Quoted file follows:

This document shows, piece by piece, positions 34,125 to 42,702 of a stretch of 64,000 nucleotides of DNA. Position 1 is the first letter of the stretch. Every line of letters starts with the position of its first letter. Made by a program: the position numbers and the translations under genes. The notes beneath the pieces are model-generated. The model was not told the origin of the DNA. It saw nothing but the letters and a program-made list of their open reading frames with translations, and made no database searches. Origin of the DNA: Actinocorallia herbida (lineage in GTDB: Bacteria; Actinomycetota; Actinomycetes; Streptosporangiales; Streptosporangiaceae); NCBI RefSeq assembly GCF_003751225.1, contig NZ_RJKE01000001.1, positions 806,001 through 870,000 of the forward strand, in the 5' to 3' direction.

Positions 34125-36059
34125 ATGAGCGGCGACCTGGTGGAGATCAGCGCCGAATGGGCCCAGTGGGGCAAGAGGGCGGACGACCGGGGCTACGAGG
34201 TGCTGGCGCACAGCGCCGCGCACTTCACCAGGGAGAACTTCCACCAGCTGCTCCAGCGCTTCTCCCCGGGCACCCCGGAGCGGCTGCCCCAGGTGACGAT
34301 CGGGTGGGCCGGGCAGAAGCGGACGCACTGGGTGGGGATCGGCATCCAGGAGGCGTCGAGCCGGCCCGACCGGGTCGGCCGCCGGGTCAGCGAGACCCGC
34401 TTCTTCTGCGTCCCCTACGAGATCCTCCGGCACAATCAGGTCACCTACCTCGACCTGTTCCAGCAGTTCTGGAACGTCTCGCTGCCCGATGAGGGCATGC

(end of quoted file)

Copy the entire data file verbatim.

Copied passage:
This document shows, piece by piece, positions 34,125 to 42,702 of a stretch of 64,000 nucleotides of DNA. Position 1 is the first letter of the stretch. Every line of letters starts with the position of its first letter. Made by a program: the position numbers and the translations under genes. The notes beneath the pieces are model-generated. The model was not told the origin of the DNA. It saw nothing but the letters and a program-made list of their open reading frames with translations, and made no database searches. Origin of the DNA: Actinocorallia herbida (lineage in GTDB: Bacteria; Actinomycetota; Actinomycetes; Streptosporangiales; Streptosporangiaceae); NCBI RefSeq assembly GCF_003751225.1, contig NZ_RJKE01000001.1, positions 806,001 through 870,000 of the forward strand, in the 5' to 3' direction.

Positions 34125-36059
34125 ATGAGCGGCGACCTGGTGGAGATCAGCGCCGAATGGGCCCAGTGGGGCAAGAGGGCGGACGACCGGGGCTACGAGG
34201 TGCTGGCGCACAGCGCCGCGCACTTCACCAGGGAGAACTTCCACCAGCTGCTCCAGCGCTTCTCCCCGGGCACCCCGGAGCGGCTGCCCCAGGTGACGAT
34301 CGGGTGGGCCGGGCAGAAGCGGACGCACTGGGTGGGGATCGGCATCCAGGAGGCGTCGAGCCGGCCCGACCGGGTCGGCCGCCGGGTCAGCGAGACCCGC
34401 TTCTTCTGCGTCCCCTACGAGATCCTCCGGCACAATCAGGTCACCTACCTCGACCTGTTCCAGCAGTTCTGGAACGTCTCGCTGCCCGATGAGGGCATGC